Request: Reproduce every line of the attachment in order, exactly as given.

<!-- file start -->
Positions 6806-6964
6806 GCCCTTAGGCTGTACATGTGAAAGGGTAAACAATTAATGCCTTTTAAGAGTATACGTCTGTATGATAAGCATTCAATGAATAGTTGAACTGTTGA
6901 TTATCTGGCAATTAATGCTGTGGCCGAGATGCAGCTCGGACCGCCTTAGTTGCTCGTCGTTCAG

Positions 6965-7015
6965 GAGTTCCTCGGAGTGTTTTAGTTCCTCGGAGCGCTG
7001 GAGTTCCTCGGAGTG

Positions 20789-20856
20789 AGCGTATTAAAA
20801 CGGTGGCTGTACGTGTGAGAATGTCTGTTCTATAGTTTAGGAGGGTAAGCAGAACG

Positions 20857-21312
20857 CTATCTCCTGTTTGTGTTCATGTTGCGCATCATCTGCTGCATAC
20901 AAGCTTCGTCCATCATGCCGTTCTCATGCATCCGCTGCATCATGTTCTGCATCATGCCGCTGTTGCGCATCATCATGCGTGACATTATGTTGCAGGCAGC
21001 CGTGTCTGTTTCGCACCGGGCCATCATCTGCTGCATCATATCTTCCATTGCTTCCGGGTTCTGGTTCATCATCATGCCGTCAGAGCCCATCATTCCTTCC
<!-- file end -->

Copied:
Positions 6806-6964
6806 GCCCTTAGGCTGTACATGTGAAAGGGTAAACAATTAATGCCTTTTAAGAGTATACGTCTGTATGATAAGCATTCAATGAATAGTTGAACTGTTGA
6901 TTATCTGGCAATTAATGCTGTGGCCGAGATGCAGCTCGGACCGCCTTAGTTGCTCGTCGTTCAG

Positions 6965-7015
6965 GAGTTCCTCGGAGTGTTTTAGTTCCTCGGAGCGCTG
7001 GAGTTCCTCGGAGTG

Positions 20789-20856
20789 AGCGTATTAAAA
20801 CGGTGGCTGTACGTGTGAGAATGTCTGTTCTATAGTTTAGGAGGGTAAGCAGAACG

Positions 20857-21312
20857 CTATCTCCTGTTTGTGTTCATGTTGCGCATCATCTGCTGCATAC
20901 AAGCTTCGTCCATCATGCCGTTCTCATGCATCCGCTGCATCATGTTCTGCATCATGCCGCTGTTGCGCATCATCATGCGTGACATTATGTTGCAGGCAGC
21001 CGTGTCTGTTTCGCACCGGGCCATCATCTGCTGCATCATATCTTCCATTGCTTCCGGGTTCTGGTTCATCATCATGCCGTCAGAGCCCATCATTCCTTCC